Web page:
If you don't have cable (like me) or enjoy watching awards with a big group, head over to the Austin Studios screening room on Saturday afternoon for Austin Film Society's viewing party, starting at 4 pm. AFS will have snacks, drinks, and a lot of love for the local filmmakers who are up for awards. A list of Austinites whose films are in the running is on the AFS page. Best of luck!

SXSW 2008: The Latest on the Film Fest


Matt Dentler, by Wiley WigginsSXSW Film Fest is only two weeks away, and more news about various aspects of the festival pops up every day. Here are some of the recent highlights:

  • The lineup for SXSW Global Doc Days has been announced. This is a new documentary event for SXSW, available to badgeholders with film-fest access. From March 8-11, Global Doc Days will feature screenings of recent nonfiction films from eight countries. It's like a giant buffet for doc lovers. I can't wait.
  • Over at Cinematical (where I'm a contributor), Scott Weinberg interviewed SXSW Film Festival head Matt Dentler, pictured at right. Cinematical also has been posting trailers for various SXSW films. Keep an eye on the site's SXSW category this year; at laest five of us will be covering SXSW movies and events, so there should be plenty of interesting writing.
  • Speaking of Matt Dentler, if you aren't visiting his blog for your SXSW updates, you're missing all kinds of cool stuff. He'll point you to the SXSW trailers page and the SXSW parties page, plus links to trailers and other news items.
  • Over at SpoutBlog, Karina Longworth is doing what I'm hoping you'll start seeing on Slackerwood next week: short e-mail interviews with various SXSW filmmakers. So far she's talked with Brandon Linden (Bootleg Wisconsin), Frank V. Ross (Present Company), and Mary Bronstein (Yeast). Visit the blog's SXSW 2008 category to see the latest previews from the festival.

I'm working on an update of the guide to SXSW movie-theater venues, plus Slackerwood will have lots of other great SXSW stuff. Keep watching our RSS feed, you won't want to miss any of it.

[Photo credit: weevil on Flickr. Original photo here. Used under terms of Creative Commons license.]

Damn, I Missed It: 'Semi-Pro' Audience in Costume


I didn't go to the Semi-Pro preview screening at Alamo South Lamar last weekend, and boy did I miss out. Attendees were required to wear outfits resembling the team uniforms from the movie: a singlet for the Flint Tropics, gold shorts and sweatband, and those long athletic knee socks I remember my dad wearing to exercise in the 1970s. I had to wonder how many people would go to the trouble to buy or make such a costume, just for a free movie. Okay, so Will Ferrell would be there too -- that might make a difference.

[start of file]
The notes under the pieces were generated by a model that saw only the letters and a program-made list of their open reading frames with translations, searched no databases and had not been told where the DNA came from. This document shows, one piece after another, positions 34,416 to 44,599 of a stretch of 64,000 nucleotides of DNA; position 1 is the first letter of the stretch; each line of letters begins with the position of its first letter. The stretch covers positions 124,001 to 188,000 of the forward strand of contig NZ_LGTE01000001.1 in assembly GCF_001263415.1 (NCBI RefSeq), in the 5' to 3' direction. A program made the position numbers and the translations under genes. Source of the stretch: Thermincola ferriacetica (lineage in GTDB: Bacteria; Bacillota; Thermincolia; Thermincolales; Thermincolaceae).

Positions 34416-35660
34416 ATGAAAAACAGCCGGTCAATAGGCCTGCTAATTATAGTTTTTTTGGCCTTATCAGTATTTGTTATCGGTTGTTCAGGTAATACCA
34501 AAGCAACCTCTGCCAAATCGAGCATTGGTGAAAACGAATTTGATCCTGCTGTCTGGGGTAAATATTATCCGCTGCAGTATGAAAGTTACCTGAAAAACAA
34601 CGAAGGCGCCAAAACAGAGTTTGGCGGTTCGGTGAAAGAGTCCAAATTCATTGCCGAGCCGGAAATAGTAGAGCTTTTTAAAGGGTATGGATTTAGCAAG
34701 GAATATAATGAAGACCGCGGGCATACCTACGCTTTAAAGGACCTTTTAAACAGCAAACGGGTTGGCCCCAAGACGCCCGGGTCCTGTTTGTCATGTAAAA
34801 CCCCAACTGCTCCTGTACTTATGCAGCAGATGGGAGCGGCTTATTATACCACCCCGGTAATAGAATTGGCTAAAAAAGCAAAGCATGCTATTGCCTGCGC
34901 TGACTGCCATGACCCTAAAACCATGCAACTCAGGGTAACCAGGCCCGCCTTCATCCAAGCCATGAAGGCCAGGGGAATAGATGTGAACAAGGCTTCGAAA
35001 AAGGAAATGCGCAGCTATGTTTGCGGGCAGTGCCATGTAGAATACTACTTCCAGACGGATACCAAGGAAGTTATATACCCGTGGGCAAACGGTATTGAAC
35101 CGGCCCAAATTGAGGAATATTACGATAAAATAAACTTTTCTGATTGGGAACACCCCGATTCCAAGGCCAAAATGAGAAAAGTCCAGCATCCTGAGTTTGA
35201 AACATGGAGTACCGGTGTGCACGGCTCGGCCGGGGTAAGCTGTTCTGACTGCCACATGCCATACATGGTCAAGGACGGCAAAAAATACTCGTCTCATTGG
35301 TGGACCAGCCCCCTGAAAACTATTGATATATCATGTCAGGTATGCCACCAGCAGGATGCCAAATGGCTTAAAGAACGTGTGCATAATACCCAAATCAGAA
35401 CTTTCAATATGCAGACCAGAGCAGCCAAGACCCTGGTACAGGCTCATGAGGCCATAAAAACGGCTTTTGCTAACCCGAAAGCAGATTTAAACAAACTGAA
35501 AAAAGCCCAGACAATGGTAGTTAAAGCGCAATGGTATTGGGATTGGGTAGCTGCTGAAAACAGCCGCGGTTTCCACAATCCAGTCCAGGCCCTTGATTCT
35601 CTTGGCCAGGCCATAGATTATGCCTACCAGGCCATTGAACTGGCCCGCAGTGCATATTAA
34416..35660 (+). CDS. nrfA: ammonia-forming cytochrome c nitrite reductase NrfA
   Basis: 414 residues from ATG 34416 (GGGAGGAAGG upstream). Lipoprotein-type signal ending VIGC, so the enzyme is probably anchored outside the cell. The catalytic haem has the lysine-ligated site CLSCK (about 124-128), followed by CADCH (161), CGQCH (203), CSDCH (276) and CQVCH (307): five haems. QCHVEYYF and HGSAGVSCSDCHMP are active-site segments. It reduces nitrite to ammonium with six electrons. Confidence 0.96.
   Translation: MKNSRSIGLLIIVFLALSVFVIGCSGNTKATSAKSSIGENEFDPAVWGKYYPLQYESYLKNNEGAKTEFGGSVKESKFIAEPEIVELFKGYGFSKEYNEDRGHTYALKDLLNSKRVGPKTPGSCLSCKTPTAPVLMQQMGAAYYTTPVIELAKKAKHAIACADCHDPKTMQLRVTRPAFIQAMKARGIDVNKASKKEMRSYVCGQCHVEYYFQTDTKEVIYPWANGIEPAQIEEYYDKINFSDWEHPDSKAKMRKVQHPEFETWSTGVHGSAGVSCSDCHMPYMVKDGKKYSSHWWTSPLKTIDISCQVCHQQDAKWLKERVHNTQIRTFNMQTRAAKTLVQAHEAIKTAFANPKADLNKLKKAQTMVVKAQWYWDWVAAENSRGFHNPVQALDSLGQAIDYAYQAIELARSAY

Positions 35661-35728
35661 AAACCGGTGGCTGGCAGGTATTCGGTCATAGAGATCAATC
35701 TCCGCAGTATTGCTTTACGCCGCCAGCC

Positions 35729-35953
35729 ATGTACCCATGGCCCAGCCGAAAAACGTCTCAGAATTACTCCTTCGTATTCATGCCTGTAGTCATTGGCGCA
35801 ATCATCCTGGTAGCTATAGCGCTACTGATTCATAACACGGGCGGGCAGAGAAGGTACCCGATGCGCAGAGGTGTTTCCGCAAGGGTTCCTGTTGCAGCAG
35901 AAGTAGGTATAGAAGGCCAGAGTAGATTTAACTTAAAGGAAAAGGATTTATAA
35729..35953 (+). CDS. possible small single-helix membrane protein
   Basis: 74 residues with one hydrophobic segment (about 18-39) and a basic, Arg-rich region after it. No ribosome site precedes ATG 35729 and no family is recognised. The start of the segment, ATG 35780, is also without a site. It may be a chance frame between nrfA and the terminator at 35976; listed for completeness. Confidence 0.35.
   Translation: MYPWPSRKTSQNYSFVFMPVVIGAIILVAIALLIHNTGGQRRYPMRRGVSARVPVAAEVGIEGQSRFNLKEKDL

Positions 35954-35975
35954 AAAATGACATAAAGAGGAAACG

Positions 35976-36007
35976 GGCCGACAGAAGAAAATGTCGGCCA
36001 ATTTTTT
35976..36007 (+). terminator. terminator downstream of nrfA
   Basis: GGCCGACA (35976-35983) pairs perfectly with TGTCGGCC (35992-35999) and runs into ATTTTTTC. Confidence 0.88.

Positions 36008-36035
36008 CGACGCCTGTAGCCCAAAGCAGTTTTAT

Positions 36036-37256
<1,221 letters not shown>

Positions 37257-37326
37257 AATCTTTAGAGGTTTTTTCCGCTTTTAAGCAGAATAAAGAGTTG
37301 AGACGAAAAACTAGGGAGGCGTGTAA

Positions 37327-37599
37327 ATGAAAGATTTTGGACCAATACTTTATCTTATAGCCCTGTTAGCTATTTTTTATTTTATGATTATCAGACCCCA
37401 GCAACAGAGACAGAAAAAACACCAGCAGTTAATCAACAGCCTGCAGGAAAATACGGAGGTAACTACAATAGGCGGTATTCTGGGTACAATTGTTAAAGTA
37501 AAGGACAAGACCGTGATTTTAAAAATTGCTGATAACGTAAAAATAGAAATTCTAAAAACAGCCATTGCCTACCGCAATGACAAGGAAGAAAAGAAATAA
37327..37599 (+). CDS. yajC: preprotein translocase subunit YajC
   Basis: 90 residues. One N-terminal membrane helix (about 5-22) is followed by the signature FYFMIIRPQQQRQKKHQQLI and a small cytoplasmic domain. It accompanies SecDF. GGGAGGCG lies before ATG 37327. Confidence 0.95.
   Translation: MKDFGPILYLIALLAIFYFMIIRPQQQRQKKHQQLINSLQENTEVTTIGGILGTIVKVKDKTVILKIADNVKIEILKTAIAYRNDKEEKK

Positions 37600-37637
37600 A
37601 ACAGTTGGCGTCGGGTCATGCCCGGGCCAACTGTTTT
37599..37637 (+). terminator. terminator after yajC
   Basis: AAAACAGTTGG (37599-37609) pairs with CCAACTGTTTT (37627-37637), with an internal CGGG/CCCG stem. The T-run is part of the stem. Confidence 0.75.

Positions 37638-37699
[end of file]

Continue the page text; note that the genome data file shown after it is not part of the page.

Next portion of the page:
Photos from the event show a packed theater full of wildly enthusiastic Austinites, with every single one dressed in the requisite gear. Some had groovy Seventies wigs, too. Even Alamo founders Tim and Karrie League were wearing the outfits, although I've seen Tim wear much weirder things in the name of film, so that was no surprise. I suppose it's also no surprise that Alamo South had a basketball goal set up in the lobby and people were playing impromptu games before and after the film.

More than 150 photos (including the one above) were taken by David Hill photography, which has a complete set of 168 images from the event. In addition, Sarah of Posh Deluxe has written a terrific entry about the Semi-Pro screening that includes photos. And Austinist interviewed Will Ferrell this weekend, and has photos of the actor from that session.

Next time, I'll go get -- and wear -- the damn outfit. (Especially if I have a better camera by then, since my current camera would never be able to capture the glorious golds of the uniform as well as these photos do.)

[Photo credit: David Hill Photography on Flickr. Original photo here. Used under terms of Creative Commons license.]

The Real Star of Alamo's "Kindly Rewind" Contest


frost tower with moon, by Mr. Wright

I wrote an article for Cinematical today about the Kindly Rewind short-film contest that Alamo Drafthouse and AMD are sponsoring. If you have a few minutes and you want some light entertainment, you can't do better than to head over to the Filmmaking Frenzy site and watch some of the Kindly Rewind entries. You don't have to register on the site unless you want to vote for the entries, but voting is a nice way to support the shorts you like: the winner gets a fancy video-editing computer setup from AMD, and the winning shorts will be shown before Be Kind Rewind at original Alamo theaters.

My husband and I watched at least a half-dozen of the shorts this weekend, and caught the first minute or two of a dozen others. I realized, while watching these, what the real star of Kindly Rewind was: the Frost Bank Tower. This iconic building in Austin showed up in almost every short we saw, whether it was as a futuristic building in Blade Runner or as one of the many downtown Austin sites in March of the Penguins. It was also shown to good effect in Koyaanisqatsi.